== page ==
ENGL 4010: Carrier Bags as Weak Theory (SP23)

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<strong>Carrier</strong> bags<br />


Stewart and Le Guin

In The <strong>Carrier</strong> Bag <strong>Theory</strong> of Fiction, visionary author Ursula K. Le Guin<br />

retells the story of human origin by redefining technology <strong>as</strong> a cultural<br />

carrier bag rather than a weapon of domination.<br />

Hacking the linear, progressive mode of the Techno-Heroic, the <strong>Carrier</strong><br />

Bag <strong>Theory</strong> of human evolution proposes: “before the tool that forces<br />

energy outward, we made the tool that brings energy home.” Prior to the<br />

preeminence of sticks, swords and the Hero’s long, hard, killing tools,<br />

our ancestors’ greatest invention w<strong>as</strong> the container: the b<strong>as</strong>ket of wild<br />

oats, the medicine bundle, the net made of your own hair, the home, the<br />

shrine, the place that contains whatever is sacred. The recipient, the<br />

holder, the story. The bag of stars.<br />

This influential essay opens a portal to terra ignota: unknown lands<br />

where the possibilities of human experience and knowledge can be<br />

discovered anew.

Le Guin<br />

Not just the bottle of gin or wine, but the bottle in its older<br />

sense of container in general, a thing that holds<br />

something else (150).

The Vuvalini, the Many<br />

Mothers, and their<br />

longing for shows,<br />

for stories.<br />

“Shows. Everyone in the<br />

old world had a show.”<br />

These shows are<br />

thought <strong>as</strong> linkages<br />

to others that might<br />

still be out there.<br />

“Do you think there’s still<br />

somebody out there?<br />

Sending shows?<br />

Mad Max: Fury Road, 2015

Where is that wonderful, big, long, hard thing, a bone, I believe,<br />

that the Ape Man first b<strong>as</strong>hed somebody with in the movie and<br />

Le Guin<br />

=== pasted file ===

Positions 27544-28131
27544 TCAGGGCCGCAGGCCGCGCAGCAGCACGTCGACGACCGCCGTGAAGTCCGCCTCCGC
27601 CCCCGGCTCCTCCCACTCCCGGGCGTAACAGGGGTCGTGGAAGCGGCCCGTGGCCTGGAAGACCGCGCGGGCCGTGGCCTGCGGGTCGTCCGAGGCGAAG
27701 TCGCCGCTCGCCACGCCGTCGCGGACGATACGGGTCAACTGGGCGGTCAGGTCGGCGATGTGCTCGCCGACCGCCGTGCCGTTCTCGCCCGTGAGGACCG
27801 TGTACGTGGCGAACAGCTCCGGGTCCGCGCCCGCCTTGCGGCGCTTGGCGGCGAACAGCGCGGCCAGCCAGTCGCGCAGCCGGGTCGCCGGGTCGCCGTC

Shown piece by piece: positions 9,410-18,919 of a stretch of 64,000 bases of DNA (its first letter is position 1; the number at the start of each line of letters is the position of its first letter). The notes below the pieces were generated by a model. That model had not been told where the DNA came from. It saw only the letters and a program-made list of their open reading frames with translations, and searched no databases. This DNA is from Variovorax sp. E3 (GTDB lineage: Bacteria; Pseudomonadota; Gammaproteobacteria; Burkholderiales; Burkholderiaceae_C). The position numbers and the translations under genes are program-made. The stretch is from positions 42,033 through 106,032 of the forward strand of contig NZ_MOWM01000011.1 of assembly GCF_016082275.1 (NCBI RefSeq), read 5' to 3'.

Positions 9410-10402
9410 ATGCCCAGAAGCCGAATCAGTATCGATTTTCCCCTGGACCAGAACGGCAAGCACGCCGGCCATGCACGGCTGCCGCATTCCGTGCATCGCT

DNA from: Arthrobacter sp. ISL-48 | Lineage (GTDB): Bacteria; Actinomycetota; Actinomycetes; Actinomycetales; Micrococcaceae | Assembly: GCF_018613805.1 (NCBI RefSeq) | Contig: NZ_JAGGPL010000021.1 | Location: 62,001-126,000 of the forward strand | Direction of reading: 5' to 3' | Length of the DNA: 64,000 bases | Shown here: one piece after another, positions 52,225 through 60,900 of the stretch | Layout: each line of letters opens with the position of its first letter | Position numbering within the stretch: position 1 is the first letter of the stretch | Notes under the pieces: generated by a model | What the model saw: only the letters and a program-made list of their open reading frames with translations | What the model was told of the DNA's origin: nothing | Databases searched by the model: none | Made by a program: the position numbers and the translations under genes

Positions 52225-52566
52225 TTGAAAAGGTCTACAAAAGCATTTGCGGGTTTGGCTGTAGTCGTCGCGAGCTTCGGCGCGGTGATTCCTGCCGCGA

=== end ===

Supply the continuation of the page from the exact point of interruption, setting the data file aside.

then, grunting with ecst<strong>as</strong>y at having achieved the first proper<br />

murder, flung up into the sky, and whirling there it became a<br />

space ship thrusting its way into the cosmos to fertilize it<br />

and produce at the end of the movie a lovely fetus, a boy of<br />

course, drifting in the Milky Way without (oddly enough) any<br />

womb, any matrix at all? I don’t know. I don’t even care. I’m<br />

not telling that story (150-51).

The linkage, the<br />

chain, b e t w e e n<br />

discovery/invention,<br />

violence, exploration<br />

and the human here<br />

is rather striking.<br />

This linkage is not<br />

without merit, but it is<br />

certainly in need of a<br />

complication.<br />

2001: A Space Odyssey, 1968

2001: A Space Odyssey, 1968<br />

I don’t know. I don’t<br />

even care. I’m not<br />

telling that story.

[B]ut how do you get more than one stomachful and one<br />

Le Guin<br />

handful home? [...] A holder. A recipient.<br />

The first cultural device w<strong>as</strong> probably a recipient...Many theorizers feel<br />

that the earliest cultural inventions must have been a container to<br />

hold gathered products and some kind of sling or net carrier.<br />

So says Elizabeth Fisher in Women’s Creation. But no, this<br />

cannot be. (150)

The team found psychoactive compounds in an<br />

animal-skin pouch constructed of three fox snouts<br />

stitched together, Jose Capriles, Penn State, 2019.

Le Guin<br />

[L]ong before the useful knife and ax; right along with the<br />

indispensable whacker, grinder, and digger—[...]—with or<br />

before the tool that forces energy outward, we made the tool<br />

that brings energy home. It makes sense to me. (151)

Le Guin<br />

So long <strong>as</strong> culture w<strong>as</strong> explained <strong>as</strong> originating from and<br />

elaborating upon the use of long, hard objects for sticking,<br />

b<strong>as</strong>hing, and killing, I never thought that I had, or wanted,<br />

any particular share in it. (151)

Le Guin<br />

So the Hero h<strong>as</strong> decreed through his mouthpieces the<br />

Lawgivers, first, that the proper shape of the narrative is that<br />

of the arrow or spear, starting here and going straight there<br />

and THOK! hitting its mark (which drops dead); second, that<br />

the central concern of the narrative, including the novel, is<br />

conflict; and third, the story isn’t any good if he isn’t in it. (153-54)

Russell Brandom maps an action sequence in Skyfall for The Verge.

Le Guin<br />

I differ with all of this. I would go so far <strong>as</strong> to say that the natural,<br />

proper, fitting shape of the novel might be that of a sack, a<br />

bag. A book holds words. Words hold things. They bear<br />

meanings. A novel is a medicine bundle, holding things in a<br />

particular, powerful relation to one another and to us. (153)

Russell Brandom maps an action sequence in Mad Max for The Verge.

Le Guin<br />

It is a strange realism, but it is a strange reality. (154)